Sun 26 Jun 2016
VERA CRUZ. United Artists, 1954. Gary Cooper, Burt Lancaster, Denise Darcel, Cesar Romero, Sarita Montiel, George Macready, Jack Elam, Ernest Borgnine, Morris Ankrum, Charles Buchinsky. Director: Robert Aldrich.
Films in which American or European mercenaries show up in Mexico at a time of revolutionary change and hire out their guns to one side or the other, or both simultaneously, can be considered a proper subgenre of the Western. Alternatively, they have all the hallmarks of adventure films: an exotic locale, a daring protagonist on a quest fraught with danger, a love interest that develops out of said journey, and, of course, some form of priceless object or treasure that the protagonist hopes to acquire.
As fans of the Western genre know all too well, there are many – perhaps too many – Spaghetti Westerns, most of them made between 1965 and 1975, that fall into the “mercenaries in Mexico adventure film” subgenre. Released in 1954, the Robert Aldrich directed film Vera Cruz may rightfully considered a pioneer work in the aforementioned subgenre to which I just alluded.
Both gritty and lavish, Vera Cruz takes some effort and patience to fully appreciate. Upon first glance, the rather cynical story isn’t particularly complex, but it’s got a lot going on underneath the surface that merits attention. Indeed, Francois Truffaut himself was both a critic and admirer of the film’s narrative structure in which motifs and sequences, such as Mexican revolutionaries surrounding the mercenaries and one partner rescuing another, are repeated throughout the film.
In the wake of the American Civil War, former Confederate colonel and Louisiana plantation owner Ben Trane (Gary Cooper) ventures south to Mexico in search of profit. He’s willing to hire himself out to the highest bidder in the Franco-Mexican War in which Emperor Maximilian I (George Macready) is facing down a Juarista nationalist peasant revolt led General Ramirez (Morris Ankrum). Trane ends up joining forces with Joe Erin (Burt Lancaster), a cynical, borderline nihilist gunfighter eager to double cross anyone who gets between him and his money.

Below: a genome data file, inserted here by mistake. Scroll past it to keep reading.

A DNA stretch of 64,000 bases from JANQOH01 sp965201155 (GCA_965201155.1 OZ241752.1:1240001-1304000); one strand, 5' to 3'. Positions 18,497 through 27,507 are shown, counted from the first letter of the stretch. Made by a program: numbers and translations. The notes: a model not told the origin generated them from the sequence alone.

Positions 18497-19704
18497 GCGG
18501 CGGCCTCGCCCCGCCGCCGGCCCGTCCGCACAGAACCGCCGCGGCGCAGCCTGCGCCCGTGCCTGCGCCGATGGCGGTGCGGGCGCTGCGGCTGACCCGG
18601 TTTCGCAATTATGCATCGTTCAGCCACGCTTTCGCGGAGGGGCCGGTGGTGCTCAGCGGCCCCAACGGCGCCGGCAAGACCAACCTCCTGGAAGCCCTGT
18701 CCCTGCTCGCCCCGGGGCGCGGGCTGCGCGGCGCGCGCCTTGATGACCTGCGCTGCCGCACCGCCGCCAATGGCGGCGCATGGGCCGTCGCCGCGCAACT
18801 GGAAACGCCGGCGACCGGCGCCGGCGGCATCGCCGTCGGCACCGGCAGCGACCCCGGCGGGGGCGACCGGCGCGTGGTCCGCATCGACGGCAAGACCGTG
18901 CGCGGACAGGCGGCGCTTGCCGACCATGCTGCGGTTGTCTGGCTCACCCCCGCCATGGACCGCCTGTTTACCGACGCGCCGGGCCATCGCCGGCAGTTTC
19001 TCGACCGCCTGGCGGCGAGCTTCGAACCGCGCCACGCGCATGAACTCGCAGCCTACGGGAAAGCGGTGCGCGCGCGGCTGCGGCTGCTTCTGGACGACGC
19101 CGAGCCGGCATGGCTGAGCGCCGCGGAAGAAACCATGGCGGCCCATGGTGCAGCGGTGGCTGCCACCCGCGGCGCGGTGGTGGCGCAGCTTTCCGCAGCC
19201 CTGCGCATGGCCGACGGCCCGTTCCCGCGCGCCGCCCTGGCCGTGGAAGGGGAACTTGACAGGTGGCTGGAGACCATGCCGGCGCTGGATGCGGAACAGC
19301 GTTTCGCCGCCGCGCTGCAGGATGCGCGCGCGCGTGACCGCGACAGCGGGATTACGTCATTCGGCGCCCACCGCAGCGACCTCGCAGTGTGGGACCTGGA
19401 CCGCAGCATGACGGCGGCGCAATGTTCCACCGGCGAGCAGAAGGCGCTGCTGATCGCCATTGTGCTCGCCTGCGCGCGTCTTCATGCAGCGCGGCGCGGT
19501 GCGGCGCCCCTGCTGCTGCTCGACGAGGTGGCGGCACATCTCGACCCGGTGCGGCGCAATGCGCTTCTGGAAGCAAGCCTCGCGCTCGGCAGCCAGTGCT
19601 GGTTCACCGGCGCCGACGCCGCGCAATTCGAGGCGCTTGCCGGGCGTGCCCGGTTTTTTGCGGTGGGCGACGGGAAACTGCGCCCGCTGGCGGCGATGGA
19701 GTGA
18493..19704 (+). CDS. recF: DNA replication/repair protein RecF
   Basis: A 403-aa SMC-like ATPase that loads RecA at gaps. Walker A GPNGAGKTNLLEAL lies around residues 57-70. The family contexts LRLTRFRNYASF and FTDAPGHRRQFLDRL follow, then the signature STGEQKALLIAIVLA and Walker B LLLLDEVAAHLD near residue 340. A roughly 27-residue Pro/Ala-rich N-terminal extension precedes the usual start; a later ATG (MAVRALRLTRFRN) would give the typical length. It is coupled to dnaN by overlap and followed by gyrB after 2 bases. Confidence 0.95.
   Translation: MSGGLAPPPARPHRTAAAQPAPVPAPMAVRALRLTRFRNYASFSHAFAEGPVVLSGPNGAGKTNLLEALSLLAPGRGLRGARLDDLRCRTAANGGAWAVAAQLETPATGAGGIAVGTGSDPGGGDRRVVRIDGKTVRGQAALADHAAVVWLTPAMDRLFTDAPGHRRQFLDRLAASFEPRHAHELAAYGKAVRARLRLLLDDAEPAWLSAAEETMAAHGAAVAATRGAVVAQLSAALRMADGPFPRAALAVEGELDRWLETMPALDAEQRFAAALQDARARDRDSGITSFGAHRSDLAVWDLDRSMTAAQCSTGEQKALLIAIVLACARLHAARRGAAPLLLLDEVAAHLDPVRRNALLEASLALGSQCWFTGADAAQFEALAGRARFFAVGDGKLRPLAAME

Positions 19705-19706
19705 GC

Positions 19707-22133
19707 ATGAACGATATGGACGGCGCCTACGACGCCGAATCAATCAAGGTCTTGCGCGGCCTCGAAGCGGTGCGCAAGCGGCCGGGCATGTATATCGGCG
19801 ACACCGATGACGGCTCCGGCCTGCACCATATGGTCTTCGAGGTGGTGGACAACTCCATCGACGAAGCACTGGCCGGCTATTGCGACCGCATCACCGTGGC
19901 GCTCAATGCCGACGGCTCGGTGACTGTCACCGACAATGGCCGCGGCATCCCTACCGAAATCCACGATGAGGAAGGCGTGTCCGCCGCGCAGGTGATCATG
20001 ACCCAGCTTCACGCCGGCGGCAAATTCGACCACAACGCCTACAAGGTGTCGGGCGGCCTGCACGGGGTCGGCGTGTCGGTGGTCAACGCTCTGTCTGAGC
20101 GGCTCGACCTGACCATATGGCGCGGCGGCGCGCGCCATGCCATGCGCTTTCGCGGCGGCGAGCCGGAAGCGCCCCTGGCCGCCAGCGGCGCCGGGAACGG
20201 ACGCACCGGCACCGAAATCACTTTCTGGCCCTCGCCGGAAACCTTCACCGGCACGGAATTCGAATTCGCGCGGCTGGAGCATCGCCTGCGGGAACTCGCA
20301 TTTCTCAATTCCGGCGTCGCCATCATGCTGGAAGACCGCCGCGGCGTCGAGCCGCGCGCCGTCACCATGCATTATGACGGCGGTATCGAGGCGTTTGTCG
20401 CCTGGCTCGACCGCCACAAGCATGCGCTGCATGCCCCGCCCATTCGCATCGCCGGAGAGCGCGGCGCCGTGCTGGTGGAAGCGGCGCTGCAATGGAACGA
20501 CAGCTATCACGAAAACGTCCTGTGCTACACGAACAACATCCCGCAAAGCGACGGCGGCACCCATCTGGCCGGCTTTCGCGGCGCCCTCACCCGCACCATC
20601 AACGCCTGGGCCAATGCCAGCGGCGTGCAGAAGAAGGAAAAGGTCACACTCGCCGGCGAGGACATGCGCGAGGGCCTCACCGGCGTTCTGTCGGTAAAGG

The plot follows the exploits of the two men as they guide a convoy filled with gold from Maximilian’s lavish palace to Vera Cruz. Along for the journey are a French princess (Denise Darcel) and a Maximilian loyalist (Cesar Romaro). Each is not exactly whom they seem to be, leading to a series of plots and double crosses, some of which do get a bit wearing on the viewer.
What the film lacks in cohesion, it more than makes up for in sheer spectacle. There is something just so, well, cinematic about the movie. Indeed, the final battle sequence in which the mercenaries, along with their newfound Juarista allies, invade a government outpost is exceedingly well staged and photographed. The same goes for the final dramatic showdown between the two mercenaries. In a movie like this, there can only be one man left standing. One last matter for Western fans: look for Ernest Borgnine, Charles Bronson, and Jack Elam in supporting roles. They are great as expected.